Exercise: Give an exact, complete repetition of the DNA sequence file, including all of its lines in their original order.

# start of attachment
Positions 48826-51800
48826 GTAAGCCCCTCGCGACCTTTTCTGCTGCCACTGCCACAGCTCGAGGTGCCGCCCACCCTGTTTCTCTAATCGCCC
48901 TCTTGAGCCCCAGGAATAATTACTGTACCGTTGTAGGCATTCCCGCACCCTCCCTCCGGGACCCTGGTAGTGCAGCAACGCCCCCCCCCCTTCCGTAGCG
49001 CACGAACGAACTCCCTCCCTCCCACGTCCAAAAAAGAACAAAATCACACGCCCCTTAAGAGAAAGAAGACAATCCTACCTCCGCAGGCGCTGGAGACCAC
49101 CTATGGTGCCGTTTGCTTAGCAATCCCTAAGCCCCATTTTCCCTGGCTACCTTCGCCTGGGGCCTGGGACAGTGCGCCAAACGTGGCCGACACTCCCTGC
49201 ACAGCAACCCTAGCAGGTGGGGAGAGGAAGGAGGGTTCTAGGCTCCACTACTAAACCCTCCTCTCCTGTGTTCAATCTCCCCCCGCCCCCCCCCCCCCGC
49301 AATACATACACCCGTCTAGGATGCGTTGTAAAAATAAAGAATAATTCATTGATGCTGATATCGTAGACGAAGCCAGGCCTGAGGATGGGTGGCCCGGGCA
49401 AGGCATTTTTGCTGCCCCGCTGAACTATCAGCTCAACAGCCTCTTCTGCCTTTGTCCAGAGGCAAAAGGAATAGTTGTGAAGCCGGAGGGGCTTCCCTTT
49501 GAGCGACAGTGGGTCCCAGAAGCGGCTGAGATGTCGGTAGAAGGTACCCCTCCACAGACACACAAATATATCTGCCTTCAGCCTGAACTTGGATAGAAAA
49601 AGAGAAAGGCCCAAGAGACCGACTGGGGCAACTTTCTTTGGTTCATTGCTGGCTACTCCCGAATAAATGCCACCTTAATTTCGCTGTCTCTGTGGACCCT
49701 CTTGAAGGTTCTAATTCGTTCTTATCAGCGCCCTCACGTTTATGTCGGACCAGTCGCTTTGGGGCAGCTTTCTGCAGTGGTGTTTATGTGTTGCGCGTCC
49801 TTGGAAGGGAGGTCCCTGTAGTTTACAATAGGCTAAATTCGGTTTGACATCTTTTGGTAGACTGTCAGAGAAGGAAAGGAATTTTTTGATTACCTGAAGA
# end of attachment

Positions 48826-51800
48826 GTAAGCCCCTCGCGACCTTTTCTGCTGCCACTGCCACAGCTCGAGGTGCCGCCCACCCTGTTTCTCTAATCGCCC
48901 TCTTGAGCCCCAGGAATAATTACTGTACCGTTGTAGGCATTCCCGCACCCTCCCTCCGGGACCCTGGTAGTGCAGCAACGCCCCCCCCCCTTCCGTAGCG
49001 CACGAACGAACTCCCTCCCTCCCACGTCCAAAAAAGAACAAAATCACACGCCCCTTAAGAGAAAGAAGACAATCCTACCTCCGCAGGCGCTGGAGACCAC
49101 CTATGGTGCCGTTTGCTTAGCAATCCCTAAGCCCCATTTTCCCTGGCTACCTTCGCCTGGGGCCTGGGACAGTGCGCCAAACGTGGCCGACACTCCCTGC
49201 ACAGCAACCCTAGCAGGTGGGGAGAGGAAGGAGGGTTCTAGGCTCCACTACTAAACCCTCCTCTCCTGTGTTCAATCTCCCCCCGCCCCCCCCCCCCCGC
49301 AATACATACACCCGTCTAGGATGCGTTGTAAAAATAAAGAATAATTCATTGATGCTGATATCGTAGACGAAGCCAGGCCTGAGGATGGGTGGCCCGGGCA
49401 AGGCATTTTTGCTGCCCCGCTGAACTATCAGCTCAACAGCCTCTTCTGCCTTTGTCCAGAGGCAAAAGGAATAGTTGTGAAGCCGGAGGGGCTTCCCTTT
49501 GAGCGACAGTGGGTCCCAGAAGCGGCTGAGATGTCGGTAGAAGGTACCCCTCCACAGACACACAAATATATCTGCCTTCAGCCTGAACTTGGATAGAAAA
49601 AGAGAAAGGCCCAAGAGACCGACTGGGGCAACTTTCTTTGGTTCATTGCTGGCTACTCCCGAATAAATGCCACCTTAATTTCGCTGTCTCTGTGGACCCT
49701 CTTGAAGGTTCTAATTCGTTCTTATCAGCGCCCTCACGTTTATGTCGGACCAGTCGCTTTGGGGCAGCTTTCTGCAGTGGTGTTTATGTGTTGCGCGTCC
49801 TTGGAAGGGAGGTCCCTGTAGTTTACAATAGGCTAAATTCGGTTTGACATCTTTTGGTAGACTGTCAGAGAAGGAAAGGAATTTTTTGATTACCTGAAGA